In the words of the old saying, the grass is always greener on the other side, and now work has started to make the grass literally and actually greener just outside the grounds of the White House.
The old “greener” saying describes envy. But so far as is known, the new National Park Service lawn improvement has nothing to do with envy, real or imagined. Instead, the park service announced Monday, it is part of an effort to apply digital-age methods to the beautification and upkeep of Lafayette Square.
The aim is to achieve better care of the park, just across Pennsylvania Avenue from the White House, while cutting use of water and utilities, and reducing the cost of operations, said John Stanwich, the park service’s liaison to the White House.
The historic seven- acre square forms part of the view from White House windows. It includes lawns, brick walks, fountains and five imposing statues of historical figures. Tourists stream through it daily.
Washingtonians stride to and from work along its brick pathways and under its many trees. They eat lunch on its benches. It is one of the most famous squares in the entire country. Protesters and demonstrators use its prominence to enhance the impact of their statements.
Soon, the park service said, Lafayette Square (also known as President’s Park) will boast a new irrigation system, that will employ high-tech means for saving water.
It will feature intelligent sensors that adjust water supply in response to such environmental factors as evaporation rates and weather conditions like rain or freezing temperatures.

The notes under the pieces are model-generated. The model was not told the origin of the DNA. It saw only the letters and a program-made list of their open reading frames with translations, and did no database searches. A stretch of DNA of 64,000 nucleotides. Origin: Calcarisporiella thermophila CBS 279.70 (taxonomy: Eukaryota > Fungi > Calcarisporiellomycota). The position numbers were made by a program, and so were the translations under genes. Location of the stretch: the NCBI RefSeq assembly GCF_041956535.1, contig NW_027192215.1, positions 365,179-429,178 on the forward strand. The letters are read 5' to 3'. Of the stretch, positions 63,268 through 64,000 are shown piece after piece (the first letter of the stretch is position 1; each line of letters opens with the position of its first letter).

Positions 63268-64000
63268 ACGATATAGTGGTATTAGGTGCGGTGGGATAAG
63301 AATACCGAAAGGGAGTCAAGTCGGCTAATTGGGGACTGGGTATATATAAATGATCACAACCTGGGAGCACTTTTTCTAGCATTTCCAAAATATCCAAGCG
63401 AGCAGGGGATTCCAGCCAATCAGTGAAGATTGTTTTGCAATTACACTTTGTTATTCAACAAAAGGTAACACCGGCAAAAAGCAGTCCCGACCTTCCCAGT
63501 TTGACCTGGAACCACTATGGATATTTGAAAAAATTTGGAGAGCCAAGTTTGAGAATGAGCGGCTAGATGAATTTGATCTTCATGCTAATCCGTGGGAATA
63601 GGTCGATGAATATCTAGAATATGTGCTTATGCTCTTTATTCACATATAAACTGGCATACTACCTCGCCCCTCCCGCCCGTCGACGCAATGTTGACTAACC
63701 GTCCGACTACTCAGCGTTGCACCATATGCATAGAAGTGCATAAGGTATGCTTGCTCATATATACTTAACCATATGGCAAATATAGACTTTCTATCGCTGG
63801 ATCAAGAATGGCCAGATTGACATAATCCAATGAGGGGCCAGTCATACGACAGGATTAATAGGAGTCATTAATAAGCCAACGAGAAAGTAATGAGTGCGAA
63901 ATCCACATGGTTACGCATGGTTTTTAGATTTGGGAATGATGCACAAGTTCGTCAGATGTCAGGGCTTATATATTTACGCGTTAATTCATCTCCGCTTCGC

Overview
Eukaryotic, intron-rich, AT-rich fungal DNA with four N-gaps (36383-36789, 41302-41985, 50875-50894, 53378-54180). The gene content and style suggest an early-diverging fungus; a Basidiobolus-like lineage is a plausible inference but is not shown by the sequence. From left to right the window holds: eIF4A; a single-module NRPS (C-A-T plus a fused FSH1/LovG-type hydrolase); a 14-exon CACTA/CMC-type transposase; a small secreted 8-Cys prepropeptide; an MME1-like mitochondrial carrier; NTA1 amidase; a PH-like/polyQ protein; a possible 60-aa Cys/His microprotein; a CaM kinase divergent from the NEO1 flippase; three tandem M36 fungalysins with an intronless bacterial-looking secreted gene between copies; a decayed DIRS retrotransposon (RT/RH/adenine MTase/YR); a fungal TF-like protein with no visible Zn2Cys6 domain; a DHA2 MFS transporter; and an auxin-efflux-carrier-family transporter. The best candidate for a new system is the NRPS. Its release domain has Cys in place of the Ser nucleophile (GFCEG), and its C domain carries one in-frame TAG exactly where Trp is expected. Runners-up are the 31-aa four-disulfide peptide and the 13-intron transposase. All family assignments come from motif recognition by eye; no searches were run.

To be replaced, the park service said, is an irrigation system that has become outdated. Its pipes and sprinkler heads are broken.
In addition to enhancing the park’s lawns and gardens, the park service said, work will include improvements to storm drainage and repair of the fountains.
The project formally began May 1. The Park Service said it expects completion by year’s end.
Work will be caried out in phases, with one third of the park closed at any time.
According to the park service, the Lafayette Square upgrade is one of a number of energy efficiency and water conservation projects at national parks throughout the greater Washington region.
The projects are being carried out under a 23-year Energy Savings Performance Contract awarded in 2014 to Siemens Government Technologies, the park service said.
The contract allows conservation of water and energy with no upfront costs. Cost savings will be achieved “into the future” the park service said.
It said the Lafayette Square project is funded by savings generated through the new energy conservation measures, the park service said.
Currenrtly, a chain link fence encloses much of the northern half of the park, which faces H Street NW.
Enclosed at present are the Kosciusko and Von Steuben statues on the two H Street corners.
The equestrian statue of Andrew Jackson in the center of the park is not currently affected.